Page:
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The US Food and Drug Administration (FDA) recently proposed a new rule that would change which foods can be labeled “healthy”—just the latest step in its ongoing work informing us about the food we buy and eat. As technology scholar Xaq Frohlich writes, the agency’s focus on information conveyed to consumers on food packages is the product of a circa 1970 shift in US politics: away from direct regulation of corporate behavior and toward the empowerment of consumers to influence companies using their market power.

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In the beginning, explains Frohlich, the FDA’s central mission when it came to food was to make sure that products were what they were claimed to be. The 1938 Federal Food, Drug and Cosmetic Act called on the agency to develop standards for all mass-produced foods using a system that began with generic “recipes.” For example, it would identify a food like “tomato soup” and specify what ingredients it could include and in what ranges, leaving companies some room to develop their own versions. Foods that chose ingredients outside the standard recipe were slapped with the punitive “imitation” label.

As food companies introduced increasingly complex foods, regulation became trickier. So-called diet foods, using artificial sweeteners, and fortified products might fall afoul of FDA rules. And Americans on both the political right and left began questioning the agency’s power to control what they could eat. In 1968, California Governor Ronald Reagan was among those raising these concerns, defending vitamin C supplements and calling for the government to “keep its sticky labels off my pill bottles.”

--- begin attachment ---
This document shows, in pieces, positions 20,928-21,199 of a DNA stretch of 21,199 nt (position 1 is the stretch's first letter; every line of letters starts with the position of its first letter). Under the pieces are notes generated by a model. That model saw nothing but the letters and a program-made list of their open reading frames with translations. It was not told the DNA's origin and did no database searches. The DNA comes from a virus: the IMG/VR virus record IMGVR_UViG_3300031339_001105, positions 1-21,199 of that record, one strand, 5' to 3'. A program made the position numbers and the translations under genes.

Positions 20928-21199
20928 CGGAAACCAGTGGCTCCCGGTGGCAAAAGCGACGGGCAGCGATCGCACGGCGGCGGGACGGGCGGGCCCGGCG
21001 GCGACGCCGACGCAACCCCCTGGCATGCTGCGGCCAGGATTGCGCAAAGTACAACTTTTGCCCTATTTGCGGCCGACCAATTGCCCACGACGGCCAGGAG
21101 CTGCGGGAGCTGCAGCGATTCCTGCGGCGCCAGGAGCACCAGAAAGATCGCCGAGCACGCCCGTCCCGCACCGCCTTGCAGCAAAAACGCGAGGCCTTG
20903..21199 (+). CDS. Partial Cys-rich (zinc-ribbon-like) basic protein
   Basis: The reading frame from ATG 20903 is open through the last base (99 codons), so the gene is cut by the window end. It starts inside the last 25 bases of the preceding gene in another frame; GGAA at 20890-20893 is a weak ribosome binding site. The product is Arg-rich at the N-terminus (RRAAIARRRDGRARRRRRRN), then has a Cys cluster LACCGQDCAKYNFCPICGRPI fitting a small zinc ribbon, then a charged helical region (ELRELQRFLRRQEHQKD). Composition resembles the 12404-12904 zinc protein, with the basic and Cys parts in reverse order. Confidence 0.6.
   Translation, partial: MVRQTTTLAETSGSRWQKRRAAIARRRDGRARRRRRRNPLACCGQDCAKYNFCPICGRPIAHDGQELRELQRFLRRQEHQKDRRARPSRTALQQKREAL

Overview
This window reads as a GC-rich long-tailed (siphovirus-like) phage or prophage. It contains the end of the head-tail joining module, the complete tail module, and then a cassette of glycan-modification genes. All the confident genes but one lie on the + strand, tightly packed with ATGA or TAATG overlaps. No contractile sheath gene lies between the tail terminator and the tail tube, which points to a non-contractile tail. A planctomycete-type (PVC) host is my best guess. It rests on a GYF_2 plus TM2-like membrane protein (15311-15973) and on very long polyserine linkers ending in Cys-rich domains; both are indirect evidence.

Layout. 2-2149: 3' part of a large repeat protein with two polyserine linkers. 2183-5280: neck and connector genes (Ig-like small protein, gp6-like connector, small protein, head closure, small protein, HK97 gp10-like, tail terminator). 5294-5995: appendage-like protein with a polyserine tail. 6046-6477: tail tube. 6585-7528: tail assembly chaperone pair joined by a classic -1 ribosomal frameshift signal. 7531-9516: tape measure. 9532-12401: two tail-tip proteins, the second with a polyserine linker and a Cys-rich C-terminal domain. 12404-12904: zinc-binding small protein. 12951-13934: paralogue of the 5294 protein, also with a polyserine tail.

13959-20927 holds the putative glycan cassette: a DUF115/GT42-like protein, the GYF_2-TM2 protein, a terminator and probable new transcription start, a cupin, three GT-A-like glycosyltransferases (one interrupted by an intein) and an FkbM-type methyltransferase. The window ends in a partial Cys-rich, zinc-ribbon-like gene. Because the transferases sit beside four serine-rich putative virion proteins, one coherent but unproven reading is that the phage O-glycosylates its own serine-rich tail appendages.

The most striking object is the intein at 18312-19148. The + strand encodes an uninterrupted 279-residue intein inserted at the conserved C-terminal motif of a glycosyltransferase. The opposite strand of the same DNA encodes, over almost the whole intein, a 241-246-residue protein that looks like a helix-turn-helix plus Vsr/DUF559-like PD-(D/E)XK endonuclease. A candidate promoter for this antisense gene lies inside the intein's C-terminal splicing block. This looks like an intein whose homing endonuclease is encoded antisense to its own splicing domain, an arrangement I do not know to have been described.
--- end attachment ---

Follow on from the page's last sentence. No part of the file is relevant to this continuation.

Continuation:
And so, Frohlich writes, the FDA turned to interventions designed to empower consumers. In 1973, it curtailed the use of the “imitation” label, writing that it’s not the agency’s job “to attempt to arbitrate between the likes and dislikes of different individuals.” At the same time, it introduced voluntary nutrition labeling, requiring that any company that wanted to advertise its food based on health benefits include a nutrition panel on the label.

Over the next two decades, this looser approach allowed a proliferation of all sorts of new “diet” and “health” foods, many of which skirted the limits of the law in making advertising claims about their disease-fighting powers. To address the many confusing claims that greeted shoppers at the supermarket, in the early 1990s the FDA began requiring that all packaged food bear a standardized Nutrition Facts label. This was meant to be not just a source of information but an educational tool—it included the now-familiar “% daily value” column based on the US Department of Agriculture’s estimates of how much of various nutrients a roughly average American should eat.

“Part of its power was as a government brand to influence consumers at a subconscious level to be aware that, like the label, nutrition was everywhere,” Frohlich writes.

As CBS Nightly News reported in 1994, the label was “designed to make experts out of everyone.” How well that worked when it comes to actually improving Americans’ health remains a subject of debate today.

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Social Studies of Science, Vol. 47, No. 2 (April 2017), pp. 145–171
Sage Publications, Inc.